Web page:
Encore! Why performance is good for you – even if you’re not good at it
National opera. West End show. An appearance on Jools Holland’s Later. Or down the pub on karaoke night. Wherever you do it, performance is proven to have benefits that last long after the final chord has rung out.
So your recorder is squeaky and your bowing is scratchy and maybe you can’t hold a harmony – or even a tune. No matter! Humans need music. You need music. And that need for music – and performance – can be traced back to the very earliest human societies.
Yet it’s easy to lose sight of our inherent musicality when society tends to exalt musical talent and expertise. “We’ve got this aestheticised notion of what music should be,” says Ian Cross, Emeritus Professor of Music and Science and Emeritus Fellow of Wolfson College. “That it’s got to be beautiful.” In fact, he argues, that’s not the case at all. “Music is for wellbeing. That’s what it is. It’s got to be fun. Beauty is something that just falls out of it having been fun.”
Or rather, it can do. There are plenty of examples of musical performance that we might hesitate to call beautiful, but which undoubtedly foster a sense of wellbeing in their participants. Take crowds singing along at a football match, or a rendition of Happy Birthday at a child’s party: “It’s not the sort of thing you’d actually want to listen to, but it’s definitely music,” says Cross.
Because what matters isn’t only the quality of the sound; it’s also the social interaction that goes into creating it. The social aspect of performance is something that anyone taking part in group music-making feels instinctively, but it’s a phenomenon for which there are also increasing amounts of hard data. Numerous studies demonstrate that making music with other people makes you feel better about both those particular individuals and people in general, says Cross. Music making is an empathy booster.
He gives the example of a study where strangers were paired up and given one of two tasks to do together: making some rudimentary music or building a tower out of blocks. The way they interacted with each other, including unconscious mirroring movements of their bodies, was analysed before and after the task, with striking results. “We found that, after making music together, people tended to behave a bit more like friends,” says Cross, “since when you’re making music together, you’re in time with each other. That does two things: it guarantees that someone is cooperating or is prepared to cooperate. It’s also an indication that they’re like you. So, you get this experience of someone behaving as you behave and showing signs that they’re happy to cooperate with you. That’s a pretty good reason for liking them.”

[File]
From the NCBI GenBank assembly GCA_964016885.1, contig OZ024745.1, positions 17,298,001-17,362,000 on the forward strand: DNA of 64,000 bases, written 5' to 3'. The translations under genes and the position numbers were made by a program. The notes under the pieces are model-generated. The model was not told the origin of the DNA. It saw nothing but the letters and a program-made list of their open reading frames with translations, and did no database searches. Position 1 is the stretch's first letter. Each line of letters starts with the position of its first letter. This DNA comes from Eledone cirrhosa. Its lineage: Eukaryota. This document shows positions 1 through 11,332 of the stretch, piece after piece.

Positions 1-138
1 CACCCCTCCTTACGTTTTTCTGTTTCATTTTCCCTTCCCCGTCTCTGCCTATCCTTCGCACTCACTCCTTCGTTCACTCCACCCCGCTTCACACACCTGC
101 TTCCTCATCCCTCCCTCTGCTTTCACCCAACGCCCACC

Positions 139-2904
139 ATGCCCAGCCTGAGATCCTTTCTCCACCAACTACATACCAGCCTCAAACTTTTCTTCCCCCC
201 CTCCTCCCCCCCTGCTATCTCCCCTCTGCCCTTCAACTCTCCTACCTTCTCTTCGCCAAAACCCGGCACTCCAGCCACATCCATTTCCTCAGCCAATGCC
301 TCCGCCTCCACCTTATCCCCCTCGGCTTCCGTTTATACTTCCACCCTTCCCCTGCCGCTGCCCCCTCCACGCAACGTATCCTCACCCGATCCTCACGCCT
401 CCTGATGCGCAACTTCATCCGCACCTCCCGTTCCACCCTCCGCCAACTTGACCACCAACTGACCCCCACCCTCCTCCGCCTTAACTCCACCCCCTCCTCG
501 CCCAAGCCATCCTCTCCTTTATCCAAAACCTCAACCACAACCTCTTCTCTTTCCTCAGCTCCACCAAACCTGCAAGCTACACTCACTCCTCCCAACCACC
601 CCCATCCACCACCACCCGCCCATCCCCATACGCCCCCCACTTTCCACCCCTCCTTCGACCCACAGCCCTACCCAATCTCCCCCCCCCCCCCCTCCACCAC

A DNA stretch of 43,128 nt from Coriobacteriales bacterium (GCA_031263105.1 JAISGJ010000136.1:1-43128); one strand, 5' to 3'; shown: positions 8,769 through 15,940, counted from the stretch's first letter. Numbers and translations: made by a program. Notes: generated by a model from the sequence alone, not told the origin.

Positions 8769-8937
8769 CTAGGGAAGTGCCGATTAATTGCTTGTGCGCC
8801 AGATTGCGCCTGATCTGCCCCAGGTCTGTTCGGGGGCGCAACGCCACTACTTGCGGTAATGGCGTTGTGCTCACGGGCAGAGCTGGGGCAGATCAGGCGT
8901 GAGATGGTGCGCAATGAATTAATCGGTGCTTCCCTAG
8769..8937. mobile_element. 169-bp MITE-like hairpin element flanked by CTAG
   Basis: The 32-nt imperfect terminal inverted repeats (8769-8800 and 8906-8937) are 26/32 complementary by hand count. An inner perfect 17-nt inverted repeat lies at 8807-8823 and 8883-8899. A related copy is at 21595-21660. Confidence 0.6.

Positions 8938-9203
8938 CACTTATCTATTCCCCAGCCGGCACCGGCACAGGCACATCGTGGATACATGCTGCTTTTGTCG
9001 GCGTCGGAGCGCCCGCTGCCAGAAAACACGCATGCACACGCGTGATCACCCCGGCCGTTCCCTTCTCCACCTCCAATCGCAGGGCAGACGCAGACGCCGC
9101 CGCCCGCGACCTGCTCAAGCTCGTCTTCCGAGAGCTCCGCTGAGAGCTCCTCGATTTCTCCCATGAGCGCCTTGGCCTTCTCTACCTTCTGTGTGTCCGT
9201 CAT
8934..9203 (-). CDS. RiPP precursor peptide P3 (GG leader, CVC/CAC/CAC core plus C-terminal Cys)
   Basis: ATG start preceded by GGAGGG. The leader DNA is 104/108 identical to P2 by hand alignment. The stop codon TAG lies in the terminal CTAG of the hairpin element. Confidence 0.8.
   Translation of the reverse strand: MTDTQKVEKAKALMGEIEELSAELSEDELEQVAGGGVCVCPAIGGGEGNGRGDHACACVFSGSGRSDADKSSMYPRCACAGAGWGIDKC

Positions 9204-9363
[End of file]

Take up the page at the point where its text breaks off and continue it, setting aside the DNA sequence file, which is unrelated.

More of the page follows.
This keys into the origins of music itself, says Dr Peter Harrison, University Assistant Professor in the Faculty of Music and Director of the Centre for Music and Science. “Music has strong pro-social effects,” he says. “Potentially one of the reasons why music evolved in the way it did was to foster social relationships between people, to keep communities well-bonded and happy.”
And music is particularly effective for this type of group bonding because it works at a scale beyond that of individual encounters. “Music-making allows you to develop these positive relationships with many people at the same time,” says Harrison, “whereas you can only talk to one or two people at once.”
That’s certainly been the experience of flautist Lottie Anstee (Churchill 2019) who, as well as reading Music, threw herself into all manner of extracurricular performance opportunities during her time at Cambridge. “Music is a great way to build communities of people,” she says. “Just being able to play together creates a sense of bonding, even without getting to know them. I love solo performance, but it never had the same feeling as being able to play with a massive group of like-minded people.”
Performing offers other benefits too, says Anstee, who this autumn began a Master’s degree in Psychology at Goldsmiths, University of London, specialising in the psychology of music. “There are so many skills that music enhances. One of the biggest ones for me has been confidence: I’ve definitely felt that throughout my time at Cambridge, constantly putting myself out there and being able to build on that.”